Anna Bruno 02/08/2017 | Posted in 2016 Rock Star Competition, Instructional, Internationalisation, rivers, United States, Whitewater, WW Disciplines
Paddling in large groups can be stressful and hard to manage. Paddling with teenagers can also be stressful and hard to manage on occasion. At World Class Academy, I frequently got to do both, often on new and unfamiliar runs.
What can make paddling in larger groups manageable and enjoyable is to have consistent structure or system where guidelines and standards are in place and understood by the group as a whole.
One of the most valuable things I took away from paddling with World Class is what we refer to as the “Eight Golden Rules of Kayaking,” a simple but effective set of guidelines the school goes through every day before getting on the water.
Based largely on common sense, the rules breakdown and put into words a few key safety concepts. They are easy to adapt to paddling with any group- no matter what age or size. They are short, sweet, and easy to remember to ensure a safer and more structured paddle.
The Eight Golden Rules
1. Huddle Before You Huck
The concept of Huddle Before You Huck is simple: take the time to check in with your crew before you put on the water, no matter how many times you have paddled a run before. HBYH comes first on the list, as it gives you the opportunity to go through the rest of the rules, and address any additional concerns.
2. Group Gear
Check in with your team to see who is carrying what for group safety gear. At WCA, this usually refers to knowing who has the first aid kit, who has a breakdown paddle, pin kits, and the spot device. Knowing in advance where in the group your safety equipment is can help save time.
3. Throw Rope
The general rule at World Class is that everyone has a throw rope in his or her boat, though exceptions may be made for certain park and play situations. It is also required that everyone carries their throw rope with them when scouting: offenders may earn 50 push-ups! No throw-rope means you don’t go on the water that day. Outside of WCA life, I would rather give someone my throw bag so they can save me if needed- only I have to remember to get it back! (PS.. Whoever in NZ has my NRS Rasta Rope…. I want them both back!)
Having proper footwear is possibly one of the most important safety items you can have while paddling- whether you have to hike out/in, set safety on a slippery river bank, or portage your boat. Footwear is mandatory while paddling at WCA, and should be for any one in a professional or leader on the water role. Take the time to outfit your boat to accommodate your footwear- as shoes can change how your boat fits/feels.
5. Courtesy, Courtesy, Courtesy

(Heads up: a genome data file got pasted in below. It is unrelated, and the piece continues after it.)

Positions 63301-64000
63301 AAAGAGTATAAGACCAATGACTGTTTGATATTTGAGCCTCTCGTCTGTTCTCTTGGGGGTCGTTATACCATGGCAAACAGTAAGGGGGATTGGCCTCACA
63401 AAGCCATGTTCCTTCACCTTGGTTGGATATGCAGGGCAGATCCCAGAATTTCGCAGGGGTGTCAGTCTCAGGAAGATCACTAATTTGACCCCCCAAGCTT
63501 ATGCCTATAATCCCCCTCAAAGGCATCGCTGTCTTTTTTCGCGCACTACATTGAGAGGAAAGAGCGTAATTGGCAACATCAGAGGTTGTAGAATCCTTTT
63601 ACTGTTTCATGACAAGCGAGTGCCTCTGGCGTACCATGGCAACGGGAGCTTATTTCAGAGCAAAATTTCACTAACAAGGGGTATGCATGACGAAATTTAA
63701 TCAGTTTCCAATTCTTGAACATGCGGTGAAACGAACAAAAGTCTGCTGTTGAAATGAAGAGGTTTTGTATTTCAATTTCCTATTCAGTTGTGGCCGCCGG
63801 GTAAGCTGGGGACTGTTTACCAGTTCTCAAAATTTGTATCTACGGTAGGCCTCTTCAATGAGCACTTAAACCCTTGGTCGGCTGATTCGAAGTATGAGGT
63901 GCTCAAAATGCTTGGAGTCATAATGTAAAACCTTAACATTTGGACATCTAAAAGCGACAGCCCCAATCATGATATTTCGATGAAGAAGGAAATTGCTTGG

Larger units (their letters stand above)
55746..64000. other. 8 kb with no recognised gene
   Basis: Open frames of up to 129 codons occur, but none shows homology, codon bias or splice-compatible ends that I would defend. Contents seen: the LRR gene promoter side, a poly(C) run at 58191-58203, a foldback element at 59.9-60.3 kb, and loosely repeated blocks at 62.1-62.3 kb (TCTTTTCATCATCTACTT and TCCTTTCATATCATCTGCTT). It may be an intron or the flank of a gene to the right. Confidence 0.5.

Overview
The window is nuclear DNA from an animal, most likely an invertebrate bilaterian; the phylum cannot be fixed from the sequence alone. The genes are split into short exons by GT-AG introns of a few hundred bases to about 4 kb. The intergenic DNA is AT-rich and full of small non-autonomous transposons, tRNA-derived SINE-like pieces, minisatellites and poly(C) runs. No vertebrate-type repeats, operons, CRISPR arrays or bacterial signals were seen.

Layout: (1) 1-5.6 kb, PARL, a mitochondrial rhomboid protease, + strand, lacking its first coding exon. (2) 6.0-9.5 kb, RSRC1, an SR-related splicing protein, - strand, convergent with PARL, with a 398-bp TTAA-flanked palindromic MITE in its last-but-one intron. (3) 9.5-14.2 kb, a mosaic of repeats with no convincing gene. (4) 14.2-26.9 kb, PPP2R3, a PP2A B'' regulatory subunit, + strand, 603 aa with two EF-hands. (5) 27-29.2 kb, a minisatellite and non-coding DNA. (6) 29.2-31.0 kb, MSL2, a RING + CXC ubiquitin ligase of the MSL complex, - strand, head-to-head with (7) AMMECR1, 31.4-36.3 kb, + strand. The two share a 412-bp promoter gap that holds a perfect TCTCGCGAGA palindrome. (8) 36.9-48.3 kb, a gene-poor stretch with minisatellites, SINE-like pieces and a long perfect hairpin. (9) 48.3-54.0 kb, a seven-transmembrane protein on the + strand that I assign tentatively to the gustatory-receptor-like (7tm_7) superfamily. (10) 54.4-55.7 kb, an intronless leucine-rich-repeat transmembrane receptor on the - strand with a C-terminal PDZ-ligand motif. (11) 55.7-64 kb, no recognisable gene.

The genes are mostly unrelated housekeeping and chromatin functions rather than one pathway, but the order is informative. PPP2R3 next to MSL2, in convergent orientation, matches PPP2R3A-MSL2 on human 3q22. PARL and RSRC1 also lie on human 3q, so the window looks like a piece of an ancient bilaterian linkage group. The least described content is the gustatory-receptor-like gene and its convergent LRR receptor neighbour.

The courtesy rule refers to knowing the rules and customs of the river you are on- for example, is it legal to drop in on a wave from upstream to surf? (On the Ottawa, the rule is no! Upstream paddlers must enter the eddy and make their way to the back of the line.) The courtesy rule also refers to the rules of engagement within your group on the water. Don’t cut people off, and be mindful of spacing. Try to be polite and respectful to other paddlers on the water who may not appreciate a massive crew of 20 + paddlers heading down stream.
6. Buddy System
This is a key rule for large groups! It is easy to lose track of individuals when you are paddling with 15+ people. To hold people accountable, pair off! Have a buddy, and know where that buddy is at all times. On a recent trip down the Jarbridge-Bruneau with 12 friends, all experienced paddlers, we made it about 1 mile before we eddied out and decided to assign official buddies for the day. Buddying up also provides a good way to get to know people in your group if you aren’t all already friends.
7. Unbroken Chain
This is one of my favorite rules for paddling with groups of all sizes on any style of river. The basic concept is that your group should form one unbroken chain of communication. The first person in the group doesn’t need to see the last person, but each person should be able to see the person in front of them, and the person behind them to be able to pass on beta and signals. If not, eddy out and regroup. This also means that you become directly responsible for the safety of three people in the group: yourself, the person in front of you, and the person behind you. If everyone does their part, the whole chain should be able to make it safely downstream with good communication.
8. Dress For The Takeout/Dress For the Swim
Very few people plan on swimming. “Dress for the takeout, dress for the swim” doesn’t necessarily mean dress because you think you might swim, it means dress in case someone else swims and you may need to preform a rescue. I have seen this happen on hot days in cold water runs where everyone feels comfortable, and people decide to not wear gear that means they would be able to go in the water for sustained periods of time if necessary. Though the day may start warm, or the sun is hot at the put-in, is the run in a shaded gorge? Will the sun have set before you reach the take-out? Set yourself up for success, and dress or pack for the day as a whole. If you are cold, you may not paddle well, nor will you be effective if sometime goes wrong.
The Eight Golden Rules usually finish with the unspoken ninth rule of “look good, feel good, paddle good.” So look good, feel good, and paddle safe!